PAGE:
Well now we’ve got a railway, [Note 224.1]
The truth to you I’ll tell,
To be opened in August, [Note 224.2]
The people like it well; [Note 224.3]
We’ve heard a deal of rumour
O’er all the country wide,
We’ll never get a railway,
The people can’t provide. [Note 224.4]
Well now we have the carriages,
For pleasure trips to ride;
The Milford it shall run us, [Note 224.5]
And Henry lad shall drive;
There’s also Jack the stoker,
So handy and so free,
He lives now at Llandinam, [Note 224.6]
A buxom lad is he
We have a first rate gentleman
Who does very nigh us dwell, [Note 224.7]
And he has got a partner, [Note 224.8]
The people like him well;
Look at the trucks my boys, [Note 224.9]
Their names you’ll plainly see;
They’ve took another Railway,
There’s plenty of work for we
Well now our gen’rous masters,
Do handsomely provide
A store of meat and drink my boys, [Note 224.10]
Come out and take a ride;
For we are in our ribbons, [Note 224.11]
And dress’d so neat and trim;
Drink up my charming Sally,
We’ll fill it to the brim.
When these few days are over,
The navvies they will part,
And go back to their gangers
With blithe and cheerful heart; [Note 224.12]
And Jack he will be hooting,
And getting drunk full soon;
I wish there was a railway
To be opened every moon.
And now I have to finish,
And shall conclude my song;
I hope and trust my good friends,
I’ve stated nothing wrong;
All you young men and maidens,
hat are so full of play,
I hope you’ll all take tickets
On that most glorious day.
The source gives a detailed description of the opening ceremony.
The day fixed was Wednesday, August 31st, and a local newspaper gives us some account of the proceedings:--"Preparations were made on an extensive scale, and the day was ushered in by cannon firing, bell-ringing, and the hearty congratulations of the people of the town, with their country friends, who flocked in to take part in the proceedings. The houses were elegantly decorated with flags and banners, flowers and evergreens, and a variety of mottoes, more or less appropriate. Amongst others we noticed, on the Old Market Hall (which, by the way, it was a charity to hide from the gaze of strangers), a profusion of flags, with a large banner in the centre, 'Hail, Star of Brunswick.' The Red Lion exhibited a local tribute to its friend, by placing on the door 'Welcome, Whalley, champion of our rights.' The Railway Station was profusely decorated, and the Queen's Head displayed an elegant archway of leaves and flowers. The Trewythen Arms was also gaily covered with flags, and numbers of private houses displayed a variety of gay decorations. The cold and wet state of the weather in no way damped the ardour of the men of Montgomeryshire, and they were rewarded by a speedy dispersion of clouds, and the grateful warmth of the noonday sun. Llanidloes was all alive; business was entirely suspended and soon after 9 o'clock a large crowd collected near the public rooms, where a procession was formed, headed by the Plasmadoc Brass Band, and accompanied in the following order by:--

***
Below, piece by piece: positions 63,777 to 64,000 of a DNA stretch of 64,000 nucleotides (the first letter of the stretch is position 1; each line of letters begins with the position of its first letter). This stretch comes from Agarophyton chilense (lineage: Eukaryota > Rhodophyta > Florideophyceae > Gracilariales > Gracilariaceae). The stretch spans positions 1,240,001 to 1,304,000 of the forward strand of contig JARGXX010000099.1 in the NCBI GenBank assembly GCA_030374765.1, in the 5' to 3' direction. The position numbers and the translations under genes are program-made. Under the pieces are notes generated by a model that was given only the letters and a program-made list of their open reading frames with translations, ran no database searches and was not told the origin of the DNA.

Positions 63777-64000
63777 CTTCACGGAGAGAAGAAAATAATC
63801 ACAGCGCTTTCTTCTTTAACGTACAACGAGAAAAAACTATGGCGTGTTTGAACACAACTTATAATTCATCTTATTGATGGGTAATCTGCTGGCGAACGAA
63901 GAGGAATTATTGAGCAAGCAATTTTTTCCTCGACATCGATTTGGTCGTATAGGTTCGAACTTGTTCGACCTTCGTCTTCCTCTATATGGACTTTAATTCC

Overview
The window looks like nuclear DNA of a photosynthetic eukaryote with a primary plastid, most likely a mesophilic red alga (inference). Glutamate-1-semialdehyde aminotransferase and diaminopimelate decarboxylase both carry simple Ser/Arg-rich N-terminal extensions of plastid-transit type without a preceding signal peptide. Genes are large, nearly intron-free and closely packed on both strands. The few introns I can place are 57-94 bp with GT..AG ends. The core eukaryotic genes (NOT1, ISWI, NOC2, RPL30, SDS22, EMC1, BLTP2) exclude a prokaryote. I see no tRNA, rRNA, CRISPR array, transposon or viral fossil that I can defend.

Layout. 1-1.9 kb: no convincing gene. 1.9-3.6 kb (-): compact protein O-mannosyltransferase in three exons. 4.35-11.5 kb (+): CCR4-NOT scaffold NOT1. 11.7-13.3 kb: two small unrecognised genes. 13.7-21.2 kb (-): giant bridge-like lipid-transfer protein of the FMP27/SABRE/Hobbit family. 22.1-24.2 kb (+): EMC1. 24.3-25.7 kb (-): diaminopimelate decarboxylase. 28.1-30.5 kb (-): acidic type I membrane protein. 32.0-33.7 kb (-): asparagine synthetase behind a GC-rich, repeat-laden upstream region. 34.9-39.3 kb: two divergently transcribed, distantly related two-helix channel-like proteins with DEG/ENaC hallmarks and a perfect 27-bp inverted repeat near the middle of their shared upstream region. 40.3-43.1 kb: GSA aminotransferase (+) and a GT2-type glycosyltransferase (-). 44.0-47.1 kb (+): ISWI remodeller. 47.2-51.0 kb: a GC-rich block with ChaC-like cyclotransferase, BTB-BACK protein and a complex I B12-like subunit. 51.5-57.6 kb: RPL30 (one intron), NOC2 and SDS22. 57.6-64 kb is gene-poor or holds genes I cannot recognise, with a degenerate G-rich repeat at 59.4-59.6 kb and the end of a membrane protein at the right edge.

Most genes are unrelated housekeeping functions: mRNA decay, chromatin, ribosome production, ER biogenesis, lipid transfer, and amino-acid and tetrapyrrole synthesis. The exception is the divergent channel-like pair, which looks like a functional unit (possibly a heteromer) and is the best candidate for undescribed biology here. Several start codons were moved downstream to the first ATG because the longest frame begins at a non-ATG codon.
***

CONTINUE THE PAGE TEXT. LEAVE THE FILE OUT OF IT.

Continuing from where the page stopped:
The Mayor (W. Swancott, Esq.), and the Corporation consisting of Messrs. R. Homes, E. Clayton, T. Davies, T. F. Roberts, D. Snead; L. Minshall, Pugh, J. Jarman, Hamer, J. Mendus Jones,
Banner,--'Whither Bound?' 'To Milford.'
Banner. Streamer. (With the inscription): 'G. H. Whalley, whose unceasing exertions are now crowned with success.'
Mr. G. H. Whalley, Chairman.
Deputy Chairman and Secretary, Directors.
Banner,--'The spirited contractors, Messrs. Davies & Savin.'
Banner,--'Our Esteemed Patroness, Mrs. A. W. Owen.'
Mrs. Owen followed in a carriage.
Guests and Shareholders.
Ladies (two and two).
Gentlemen (two and two).
Banner,--'Prosperity to the Towns of Llanidloes and Newtown.'
Excavators (with bannerets).
Flag,--'Live and let Live.'
"The procession was marshalled by Mr. Marpole Lewis, and after parading the streets, was met by Mrs. Owen, of Glansevern, who was accompanied by some lady friends and Mr. Brace, and at another point by Mr. Whalley, the chairman of the company. These arrivals were acknowledged with vociferous cheering. The procession, like a rolling snowball, gained bulk as it proceeded, and before it reached the station, comprehended a very large proportion of the inhabitants,--ladies and gentlemen,--with a good sprinkling of their neighbours. At the station there was a considerable delay, awaiting the arrival of the train from Newtown. At last it made its appearance, and the band struck up 'See the Conquering Hero comes,'--an air far more appropriate when applied to the 'locomotive' than to one-half of the heroes to whom it has hitherto done honour. The Mayor of Llanidloes, with the Corporation, Mrs. Owen and party, and Mr. Whalley, accompanied by a very large number of the inhabitants, then took their seats, and amidst the cheers of those left behind, and counter cheers of the passengers, the train moved off and proceeded slowly towards Newtown. "The train arrived shortly after 12 o'clock, when the procession re-formed and escorted the Mayor and Corporation of Llanidloes, Mrs.Owen, of Glansevern, Mr. Whalley, and other visitors, to Newtown Hall, where an elegant dejeuner had been provided by Dr. Slyman. The decorations at Newtown Hall were chaste and beautiful. The verandah at the front, was tastefully ornamented with flowers and evergreens, surmounted by a number of elegant fuschias, in the centre of which stood out a prettily worked 'Prince of Wales' Feathers.'A variety of flags were placed around the pleasure ground, which gave a very striking effect to the scene.
"After the party had partaken of refreshments, there were toasts and mutual congratulations, and the procession tramped back to the station.